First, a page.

On 5 October, the list grew longer. Viktor Zubkov, head of Russia's Federal Financial Monitoring Service, announced at a Moscow conference the creation of a regional bloc aimed at fighting money laundering and terrorist financing.
At the same conference, Russian Finance Minister Aleksei Kudrin emphasized the importance of tracking down those who finance terror operations. "The modern system of revealing the channels of financing [of terrorism] is very important for the fight against terrorism," he said. "The suicide bombers are not the cause; they are rather the executors, a tool. Nowadays, they are backed by international organizations. It is necessary to remove the causes, to hunt for those who order, who organize the terrorist acts."
Analysts say that despite a far-from-perfect record, Russia's efforts in recent years to address the problem of illicit finances deserve praise. Stephan DeSpiegeleire, of the RAND Europe think tank in The Hague, says Russia has recently reformed its legislation to give law enforcement agencies the tools to combat illicit money transfers. The establishment of the Federal Financial Monitoring Service, which has the power to audit all suspect bank transactions over $100,000, was also an important step forward.
De Spiegeleire believes it makes both practical and political sense for Russia to propose regional cooperation in this field. "On this particular issue of money laundering, Russia has actually been one of the 'good students,' if you want, as opposed to most other post-Soviet states, which have been much worse," he said. "They have set up a financial monitoring service, [Russia] has been stricken from the list of the Financial Action Task Group of the G7/G8, contrary to most post-Soviet states. So they`re actually doing relatively well in this area. And since it is a joint interest that we share -- both between the West and Russia and between the post-Soviet states, it's very hard for the West to make much of a point about this. So this is one of the areas in which Russia can still actually do something, get some political clout out of it and not be reprimanded by the rest of the world or the other CIS countries because this is an area where everybody shares such a visible interest."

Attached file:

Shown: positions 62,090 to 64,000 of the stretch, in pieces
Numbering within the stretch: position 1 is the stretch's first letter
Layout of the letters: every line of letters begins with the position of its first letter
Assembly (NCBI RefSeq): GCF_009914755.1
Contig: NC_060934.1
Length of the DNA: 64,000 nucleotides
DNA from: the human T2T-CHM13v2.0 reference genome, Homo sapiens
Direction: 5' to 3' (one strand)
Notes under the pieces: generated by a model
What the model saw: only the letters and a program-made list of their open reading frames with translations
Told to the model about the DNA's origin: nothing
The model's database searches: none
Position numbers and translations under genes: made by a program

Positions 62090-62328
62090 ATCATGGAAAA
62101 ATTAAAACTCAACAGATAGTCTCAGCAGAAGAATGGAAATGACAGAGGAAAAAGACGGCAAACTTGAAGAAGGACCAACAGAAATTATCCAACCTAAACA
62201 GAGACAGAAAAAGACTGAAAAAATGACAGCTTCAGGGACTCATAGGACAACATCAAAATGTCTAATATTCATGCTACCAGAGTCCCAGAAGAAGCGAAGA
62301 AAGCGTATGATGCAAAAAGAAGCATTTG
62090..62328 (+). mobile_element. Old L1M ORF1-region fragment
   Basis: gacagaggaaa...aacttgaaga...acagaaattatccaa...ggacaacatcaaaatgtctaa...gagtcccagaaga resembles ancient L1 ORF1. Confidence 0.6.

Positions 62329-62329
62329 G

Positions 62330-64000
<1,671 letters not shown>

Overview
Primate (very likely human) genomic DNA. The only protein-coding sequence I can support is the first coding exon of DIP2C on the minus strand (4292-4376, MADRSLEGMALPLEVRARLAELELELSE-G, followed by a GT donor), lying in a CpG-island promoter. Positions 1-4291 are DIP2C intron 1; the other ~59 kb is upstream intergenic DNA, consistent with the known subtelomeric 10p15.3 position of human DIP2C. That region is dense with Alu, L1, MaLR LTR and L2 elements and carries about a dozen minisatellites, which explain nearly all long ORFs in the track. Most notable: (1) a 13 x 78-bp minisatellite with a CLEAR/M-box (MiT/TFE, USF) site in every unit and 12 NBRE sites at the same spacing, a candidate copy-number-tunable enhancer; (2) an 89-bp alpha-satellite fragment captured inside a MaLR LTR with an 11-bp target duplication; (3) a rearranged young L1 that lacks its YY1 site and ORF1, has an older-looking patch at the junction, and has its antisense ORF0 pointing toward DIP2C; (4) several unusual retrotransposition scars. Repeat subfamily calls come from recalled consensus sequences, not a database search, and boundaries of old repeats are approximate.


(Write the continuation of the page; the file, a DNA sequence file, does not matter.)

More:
De Spiegeleire said Russia can provide assistance to its CIS partners in drafting anti-money-laundering legislation -- a necessary first step. He cites Belarus, where few such measures exist, as one country that clearly needs reform. Belarus's Infobank was cited by the U.S. Treasury Department as a money-laundering center for the former Iraqi regime.
But De Spiegeleire acknowledges that Russia's record is more problematic when it comes to implementing new legislation. And he voices concern about giving even more power to questionable parts of the Russian government.
"Despite the positive developments that have taken place in Russian anti-money-laundering policy, Russia remains far from a normal player in this field. The key agencies that are involved within Russia, the law-enforcement agencies, the intelligence agencies -- these are all the negative institutional actors from the 'bad old days' that are coming out of the woodwork again. And they're also the ones that are being entrusted with this new task. The Russian state was already so hypertrophied and with these additional tasks that they've gotten, especially after [last months' terrorist attacks in] Beslan, they`re getting even larger. And so, institutionally speaking, it's still a very strange country, Russia, to be playing this role in the post-Soviet space. But relative to the others, they're in better shape," De Spiegeleire said.
So far, there has been no major comment on the Russian proposal from any of the other countries meant to be involved.
But some nongovernmental organizations are expressing concerns that the authorities will use the pretext of fighting terrorism to further violate human rights.
Khalida Anarbaeva is deputy head of the Uzbek chapter of the Internews media NGO. In a telephone interview from Tashkent, she told RFE/RL that the Uzbek government earlier this year already tightened restrictions on NGOs receiving funding from abroad -- under the pretext of fighting terrorism.
"After this [new government] regulation, our NGO -- the local Internews chapter -- which was expecting its funds, never received them. The money was deposited into our bank account but we never received it. We went to the bank several times. I sent a letter saying that if the bank did not give us our money, in defiance of a presidential decree on the timely paying out of salaries -- because our employees depend on this grant money as salary money -- I would be forced to sue," Anarbaeva said.
Instead, the bank sent the money back to the depositor. A few months later, the Uzbek chapter of Internews was shut down for six months, pending a government investigation of alleged violations in its registration documents.
Anarbaeva believes the moves against her as well as other NGOs in Uzbekistan are politically motivated -- with the war on terror providing a convenient excuse for the government to silence dissidents. "Besides us, they have closed many other organizations which worked with grant money and were nongovernmental organizations," she said. "They have literally neutralized the NGO sector."
(Adolat Najimova of RFE/RL's Uzbek Service contributed to this report.)